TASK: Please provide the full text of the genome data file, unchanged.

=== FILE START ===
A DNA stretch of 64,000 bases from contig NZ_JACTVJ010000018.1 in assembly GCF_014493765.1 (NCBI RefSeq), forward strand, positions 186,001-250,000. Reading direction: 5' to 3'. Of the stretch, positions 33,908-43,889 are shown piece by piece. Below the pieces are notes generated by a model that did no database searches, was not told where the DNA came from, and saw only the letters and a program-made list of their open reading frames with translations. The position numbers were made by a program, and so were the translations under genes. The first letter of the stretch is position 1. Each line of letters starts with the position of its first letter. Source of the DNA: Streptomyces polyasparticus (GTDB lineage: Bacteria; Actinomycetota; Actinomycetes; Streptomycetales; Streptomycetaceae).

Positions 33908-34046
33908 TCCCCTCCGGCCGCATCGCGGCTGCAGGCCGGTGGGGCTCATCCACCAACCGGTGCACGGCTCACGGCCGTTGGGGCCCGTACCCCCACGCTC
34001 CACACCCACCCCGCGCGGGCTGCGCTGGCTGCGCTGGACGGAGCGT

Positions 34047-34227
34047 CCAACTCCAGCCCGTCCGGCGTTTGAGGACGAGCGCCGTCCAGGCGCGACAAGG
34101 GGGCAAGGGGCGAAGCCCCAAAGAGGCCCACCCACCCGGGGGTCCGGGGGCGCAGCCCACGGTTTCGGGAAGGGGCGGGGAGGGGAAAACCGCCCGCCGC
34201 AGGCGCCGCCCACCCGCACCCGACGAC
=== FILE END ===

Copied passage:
A DNA stretch of 64,000 bases from contig NZ_JACTVJ010000018.1 in assembly GCF_014493765.1 (NCBI RefSeq), forward strand, positions 186,001-250,000. Reading direction: 5' to 3'. Of the stretch, positions 33,908-43,889 are shown piece by piece. Below the pieces are notes generated by a model that did no database searches, was not told where the DNA came from, and saw only the letters and a program-made list of their open reading frames with translations. The position numbers were made by a program, and so were the translations under genes. The first letter of the stretch is position 1. Each line of letters starts with the position of its first letter. Source of the DNA: Streptomyces polyasparticus (GTDB lineage: Bacteria; Actinomycetota; Actinomycetes; Streptomycetales; Streptomycetaceae).

Positions 33908-34046
33908 TCCCCTCCGGCCGCATCGCGGCTGCAGGCCGGTGGGGCTCATCCACCAACCGGTGCACGGCTCACGGCCGTTGGGGCCCGTACCCCCACGCTC
34001 CACACCCACCCCGCGCGGGCTGCGCTGGCTGCGCTGGACGGAGCGT

Positions 34047-34227
34047 CCAACTCCAGCCCGTCCGGCGTTTGAGGACGAGCGCCGTCCAGGCGCGACAAGG
34101 GGGCAAGGGGCGAAGCCCCAAAGAGGCCCACCCACCCGGGGGTCCGGGGGCGCAGCCCACGGTTTCGGGAAGGGGCGGGGAGGGGAAAACCGCCCGCCGC
34201 AGGCGCCGCCCACCCGCACCCGACGAC